By Rachel E. Stassen-Berger, Pioneer Press, St. Paul, Minn.
Minnesota Gov. Mark Dayton on Thursday declared a peacetime emergency to deal with the growing avian influenza attacking turkey flocks across dozens of farms.
At least 2.6 million birds have already been killed to stop the highly infectious virus from further devastating Minnesota poultry.
"Obviously, we're worried. There's no question about it," said Minnesota Agriculture Commissioner Dave Frederickson.
The magnitude of the flu outbreak has caused the unprecedented reaction of a peacetime emergency for an agricultural disease. The flu has already been found in 46 farms in 16 Minnesota counties and has attacked almost a fifth of the turkey stock now in the state since March. When a farmed bird is found to have the flu, the flock is killed as a precaution.
"It continues to grow," Dayton said as he announced the state of emergency. The flu has already hit a large chicken producer in Iowa and may have spread to commercially grown chickens in Minnesota.
Dayton and U.S. Agriculture Commissioner Tom Vilsack, a former Iowa governor, have personally discussed the Minnesota outbreak and reactions.
The governor is also planning to visit hard-hit Willmar over the weekend to meet with turkey farmers and federal officials to discuss the issue.
The impact in Minnesota, the top turkey producing state in the nation, has already shaken farmers, devastated flocks and caused Austin-based Hormel Foods to warn that its Jennie-O Turkey Store was experiencing supply problems.
The five-day peacetime emergency allows state agencies, including the Minnesota National Guard, to work together to offer what help, technical assistance and relief they can to curtail the outbreak. The state's executive council will be asked to extend it for another month next week.
Already, more than seven dozen state staffers and 134 U.S. Department of Agriculture staffers are on the ground to assess and deal with the problem.
The scope and seriousness of the outbreak is rare. The federal agriculture department said that there have been only three similarly pathogenic flu outbreaks in commercial poultry -- in 1924, 1983 and 2004.
Recently, at least 12 states have found birds with the avian flu strain, known as H5N2, including Minnesota's neighboring states but also as far away as Oregon.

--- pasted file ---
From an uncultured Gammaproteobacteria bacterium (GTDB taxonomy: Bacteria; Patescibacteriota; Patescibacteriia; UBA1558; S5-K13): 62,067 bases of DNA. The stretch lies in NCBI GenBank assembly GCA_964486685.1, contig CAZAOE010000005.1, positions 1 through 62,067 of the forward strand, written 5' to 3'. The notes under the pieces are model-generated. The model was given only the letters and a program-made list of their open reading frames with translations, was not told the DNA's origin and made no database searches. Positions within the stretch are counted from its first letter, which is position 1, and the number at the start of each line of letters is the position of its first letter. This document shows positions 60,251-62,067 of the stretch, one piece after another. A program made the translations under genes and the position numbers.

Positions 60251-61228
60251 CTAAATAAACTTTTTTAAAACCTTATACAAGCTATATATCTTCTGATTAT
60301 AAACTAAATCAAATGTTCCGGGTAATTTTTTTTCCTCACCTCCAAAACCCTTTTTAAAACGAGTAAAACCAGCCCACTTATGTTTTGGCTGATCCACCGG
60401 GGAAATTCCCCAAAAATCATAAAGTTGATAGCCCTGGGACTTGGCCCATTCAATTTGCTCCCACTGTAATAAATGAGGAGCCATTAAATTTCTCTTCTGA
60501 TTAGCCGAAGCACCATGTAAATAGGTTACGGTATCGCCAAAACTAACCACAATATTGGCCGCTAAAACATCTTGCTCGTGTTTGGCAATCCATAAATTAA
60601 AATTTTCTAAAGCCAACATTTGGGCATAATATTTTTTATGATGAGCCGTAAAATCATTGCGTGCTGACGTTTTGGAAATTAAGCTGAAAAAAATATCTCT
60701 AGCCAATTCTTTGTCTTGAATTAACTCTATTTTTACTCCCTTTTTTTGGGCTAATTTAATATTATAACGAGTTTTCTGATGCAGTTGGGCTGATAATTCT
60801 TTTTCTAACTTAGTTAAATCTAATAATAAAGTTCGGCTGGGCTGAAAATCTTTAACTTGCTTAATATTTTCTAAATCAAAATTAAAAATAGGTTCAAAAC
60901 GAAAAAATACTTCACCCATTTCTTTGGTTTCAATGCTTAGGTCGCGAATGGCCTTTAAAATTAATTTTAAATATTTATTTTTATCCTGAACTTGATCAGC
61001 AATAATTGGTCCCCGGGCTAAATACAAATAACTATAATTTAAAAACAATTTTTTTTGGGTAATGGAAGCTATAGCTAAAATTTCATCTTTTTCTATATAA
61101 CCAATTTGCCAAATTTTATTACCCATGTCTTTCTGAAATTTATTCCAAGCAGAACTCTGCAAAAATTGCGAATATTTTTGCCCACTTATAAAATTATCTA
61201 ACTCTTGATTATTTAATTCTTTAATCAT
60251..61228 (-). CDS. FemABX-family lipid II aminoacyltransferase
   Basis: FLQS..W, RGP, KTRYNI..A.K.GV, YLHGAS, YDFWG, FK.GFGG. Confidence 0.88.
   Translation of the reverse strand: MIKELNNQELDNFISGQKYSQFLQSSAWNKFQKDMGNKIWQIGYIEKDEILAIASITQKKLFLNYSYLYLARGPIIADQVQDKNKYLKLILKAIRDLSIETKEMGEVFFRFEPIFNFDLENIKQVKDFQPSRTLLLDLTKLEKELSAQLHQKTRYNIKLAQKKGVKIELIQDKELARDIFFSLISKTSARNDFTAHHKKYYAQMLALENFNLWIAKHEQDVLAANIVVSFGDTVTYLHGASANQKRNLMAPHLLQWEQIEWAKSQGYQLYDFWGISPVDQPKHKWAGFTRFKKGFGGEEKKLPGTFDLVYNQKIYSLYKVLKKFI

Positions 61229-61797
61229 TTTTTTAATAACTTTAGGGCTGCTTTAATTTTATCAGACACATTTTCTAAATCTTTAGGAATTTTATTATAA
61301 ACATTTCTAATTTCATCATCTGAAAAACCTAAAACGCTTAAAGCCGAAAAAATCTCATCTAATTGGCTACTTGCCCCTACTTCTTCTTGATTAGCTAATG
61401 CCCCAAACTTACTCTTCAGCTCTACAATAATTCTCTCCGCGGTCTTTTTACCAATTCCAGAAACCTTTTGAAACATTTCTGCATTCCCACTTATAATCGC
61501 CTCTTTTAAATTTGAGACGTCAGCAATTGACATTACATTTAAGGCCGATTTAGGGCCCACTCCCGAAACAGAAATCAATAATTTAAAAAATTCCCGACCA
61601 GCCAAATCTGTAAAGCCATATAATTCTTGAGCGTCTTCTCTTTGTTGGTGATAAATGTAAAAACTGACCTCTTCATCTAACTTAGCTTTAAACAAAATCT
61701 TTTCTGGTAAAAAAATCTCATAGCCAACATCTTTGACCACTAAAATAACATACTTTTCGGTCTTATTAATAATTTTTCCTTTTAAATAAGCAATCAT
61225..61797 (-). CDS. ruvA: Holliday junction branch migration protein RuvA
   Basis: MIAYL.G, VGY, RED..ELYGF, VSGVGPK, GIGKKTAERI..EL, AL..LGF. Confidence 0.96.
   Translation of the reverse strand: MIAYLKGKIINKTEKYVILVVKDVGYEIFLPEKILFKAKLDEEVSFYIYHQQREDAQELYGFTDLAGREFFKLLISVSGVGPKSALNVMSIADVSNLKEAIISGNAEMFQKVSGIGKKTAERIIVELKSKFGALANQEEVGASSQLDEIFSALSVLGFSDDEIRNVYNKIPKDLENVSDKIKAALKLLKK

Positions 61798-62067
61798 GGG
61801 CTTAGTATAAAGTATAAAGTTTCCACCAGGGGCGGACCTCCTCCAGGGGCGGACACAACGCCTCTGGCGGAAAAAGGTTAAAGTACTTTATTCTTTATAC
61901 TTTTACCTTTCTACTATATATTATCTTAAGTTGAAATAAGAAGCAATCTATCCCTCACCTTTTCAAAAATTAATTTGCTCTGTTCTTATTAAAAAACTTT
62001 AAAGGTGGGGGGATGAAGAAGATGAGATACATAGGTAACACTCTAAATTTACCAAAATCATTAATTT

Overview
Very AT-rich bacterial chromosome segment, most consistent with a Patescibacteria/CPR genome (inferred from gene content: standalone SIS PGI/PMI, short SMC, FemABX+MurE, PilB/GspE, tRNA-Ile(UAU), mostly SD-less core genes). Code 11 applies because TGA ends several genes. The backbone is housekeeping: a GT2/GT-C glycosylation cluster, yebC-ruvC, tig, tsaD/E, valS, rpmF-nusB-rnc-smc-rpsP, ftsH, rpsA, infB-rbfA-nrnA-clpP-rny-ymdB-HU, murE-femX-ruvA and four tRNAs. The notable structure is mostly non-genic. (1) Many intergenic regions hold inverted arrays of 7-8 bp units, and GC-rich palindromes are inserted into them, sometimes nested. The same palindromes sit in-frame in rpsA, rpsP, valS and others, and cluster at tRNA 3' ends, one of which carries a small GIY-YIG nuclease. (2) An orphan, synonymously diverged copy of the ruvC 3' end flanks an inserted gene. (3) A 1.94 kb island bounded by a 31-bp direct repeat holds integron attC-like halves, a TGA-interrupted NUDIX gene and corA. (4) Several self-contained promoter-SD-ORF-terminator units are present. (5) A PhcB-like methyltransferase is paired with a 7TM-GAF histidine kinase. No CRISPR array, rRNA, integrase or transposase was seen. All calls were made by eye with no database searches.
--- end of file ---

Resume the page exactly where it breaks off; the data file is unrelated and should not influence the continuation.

On Monday, Wisconsin Gov. Scott Walker declared a flu-related emergency in that state, which allowed the National Guard to assist in clean up and containment.
Minnesota officials said Minnesota National Guard members will not necessarily be needed on the ground here but their expertise and equipment may be tapped to help.
Steve Olson, executive director of the Minnesota Turkey Growers Association and Chicken and Egg Association of Minnesota, said the growers were grateful for the state's reaction.
"Together with the poultry farmers in our state, we will stop the spread of this virus and take the steps necessary to ensure the poultry industry remains vital and we provide consumers with safe, nutritious, high-quality food," said Olson.
Minnesota legislators have also worked to free up nearly $1 million to add to federal funds to react to the flu outbreak and reimburse farmers. Lawmakers have also introduced other legislation to address the issue.
"Right now everybody is pulling together, as it should be," Dayton said.
State officials said that while they have found the flu strain in a few more farms every day of late, turkey is still safe to eat and many Minnesota's Mexican and U.S. trading partners have not stopped accepting the state's meat.
"The poultry on grocery store shelves has always been safe and will continue to be safe. All commercial poultry is tested before it is processed and sent to market," Fredrickson said.
Minnesota and federal officials say that the avian flu that is fast-spreading to birds poses very low risk to most people.
"This does not represent a risk to the general public," Kristen Ehresman, Minnesota Department of Health infectious disease specialist, said. The department has monitoring people who have had direct contact with at-risk or diseased birds and the state has suggested preventive human measures to them. But no Minnesota humans have yet been found to be infected with the avian flu strain that is devastating the state's turkeys.
Bill Hartmann, executive director of the Minnesota Board of Animal Health and state veterinarian, said investigators are also working to figure out how the disease is spreading.
"We are looking into everything that's possible," Hartmann said. The virus is killed by sunlight, drying and high temperatures so the coming warm weather may help curb the spread.
Forum News Service contributed to this report.